The following is an excerpt from John D. Sutter | December 9, 2015 | CNN.com |
Le Bourget, France (CNN)Constance Okollet, a farmer and mother of seven from eastern Uganda, remembers a time when there were two seasons in her village.
"These days we don't have seasons at all," she told me.
Esau Sinnok, an 18-year-old from Shishmaref, Alaska, believes his indigenous community will have to relocate as the permafrost melts and the coast continues to erode.
"I live with my grandparents in a blue house in Shishmaref, and that is almost on the edge of the island," he said. "Whenever there's a storm and big waves, we hear that when we're sleeping.
"Knowing that your hometown has to move," he said, "that's just very emotional."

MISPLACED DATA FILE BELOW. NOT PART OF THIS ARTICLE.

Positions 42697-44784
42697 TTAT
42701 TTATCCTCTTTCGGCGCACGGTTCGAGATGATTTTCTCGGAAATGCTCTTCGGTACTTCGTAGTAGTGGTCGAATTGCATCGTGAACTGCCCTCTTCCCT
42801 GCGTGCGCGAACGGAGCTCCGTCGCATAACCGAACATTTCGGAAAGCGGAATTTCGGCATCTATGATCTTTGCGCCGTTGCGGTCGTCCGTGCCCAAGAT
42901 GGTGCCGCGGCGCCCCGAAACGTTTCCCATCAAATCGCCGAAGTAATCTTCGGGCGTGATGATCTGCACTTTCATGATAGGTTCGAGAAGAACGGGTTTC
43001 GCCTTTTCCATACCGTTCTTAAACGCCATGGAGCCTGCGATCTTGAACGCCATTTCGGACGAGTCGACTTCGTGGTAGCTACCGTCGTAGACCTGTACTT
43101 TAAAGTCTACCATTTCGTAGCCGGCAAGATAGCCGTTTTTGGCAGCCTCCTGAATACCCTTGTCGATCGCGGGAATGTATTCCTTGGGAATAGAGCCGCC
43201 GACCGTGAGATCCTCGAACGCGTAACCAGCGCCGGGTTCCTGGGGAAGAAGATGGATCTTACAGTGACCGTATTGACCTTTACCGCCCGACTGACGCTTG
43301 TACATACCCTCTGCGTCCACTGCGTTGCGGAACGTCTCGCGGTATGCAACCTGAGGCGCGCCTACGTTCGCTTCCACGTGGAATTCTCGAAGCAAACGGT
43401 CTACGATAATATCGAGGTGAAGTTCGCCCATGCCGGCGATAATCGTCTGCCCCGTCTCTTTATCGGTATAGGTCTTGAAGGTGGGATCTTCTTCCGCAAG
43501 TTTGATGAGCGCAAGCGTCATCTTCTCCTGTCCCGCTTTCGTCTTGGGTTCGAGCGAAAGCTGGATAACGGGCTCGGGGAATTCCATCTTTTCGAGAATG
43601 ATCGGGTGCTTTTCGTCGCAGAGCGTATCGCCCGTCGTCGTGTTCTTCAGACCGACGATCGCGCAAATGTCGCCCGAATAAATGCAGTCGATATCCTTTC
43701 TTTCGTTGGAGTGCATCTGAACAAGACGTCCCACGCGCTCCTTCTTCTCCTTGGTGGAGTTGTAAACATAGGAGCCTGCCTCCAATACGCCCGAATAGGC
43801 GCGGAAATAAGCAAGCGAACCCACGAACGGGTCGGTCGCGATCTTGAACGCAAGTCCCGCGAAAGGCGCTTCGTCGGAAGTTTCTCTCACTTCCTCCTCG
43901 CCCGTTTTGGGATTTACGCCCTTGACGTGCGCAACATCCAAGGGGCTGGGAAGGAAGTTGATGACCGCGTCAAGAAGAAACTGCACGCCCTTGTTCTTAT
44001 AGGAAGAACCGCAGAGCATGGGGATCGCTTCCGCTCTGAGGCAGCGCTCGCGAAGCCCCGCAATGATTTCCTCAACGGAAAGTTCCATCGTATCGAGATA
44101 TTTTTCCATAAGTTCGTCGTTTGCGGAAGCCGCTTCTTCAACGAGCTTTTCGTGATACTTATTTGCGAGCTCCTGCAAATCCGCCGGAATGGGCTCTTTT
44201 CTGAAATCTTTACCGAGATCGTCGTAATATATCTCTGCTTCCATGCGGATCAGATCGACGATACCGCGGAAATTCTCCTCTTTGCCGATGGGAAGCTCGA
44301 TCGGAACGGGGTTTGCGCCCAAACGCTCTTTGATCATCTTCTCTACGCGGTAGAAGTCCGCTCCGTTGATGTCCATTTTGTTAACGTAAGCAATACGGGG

And Kathy Jetnil-Kijiner, a young mom from the Marshall Islands in the distant Pacific Ocean, has a hard time planning for her family's future because she knows the seas are rising and, unless swift action is taken to stop all fossil fuel use, her tiny country likely will disappear.
"You don't know how big the ocean is until you go to the Marshall Islands," she said.
"I hope that my daughter's granddaughter and her granddaughter can come back home and know where their island is, and be able to live there if they so choose."
These are the moral voices for action on climate change.
And, this week, they might finally be heard.
Government ministers here in Paris for the U.N. COP21 climate change summit appear to be close to signing onto an agreement that would help the world avoid some of the worst effects of global warming.
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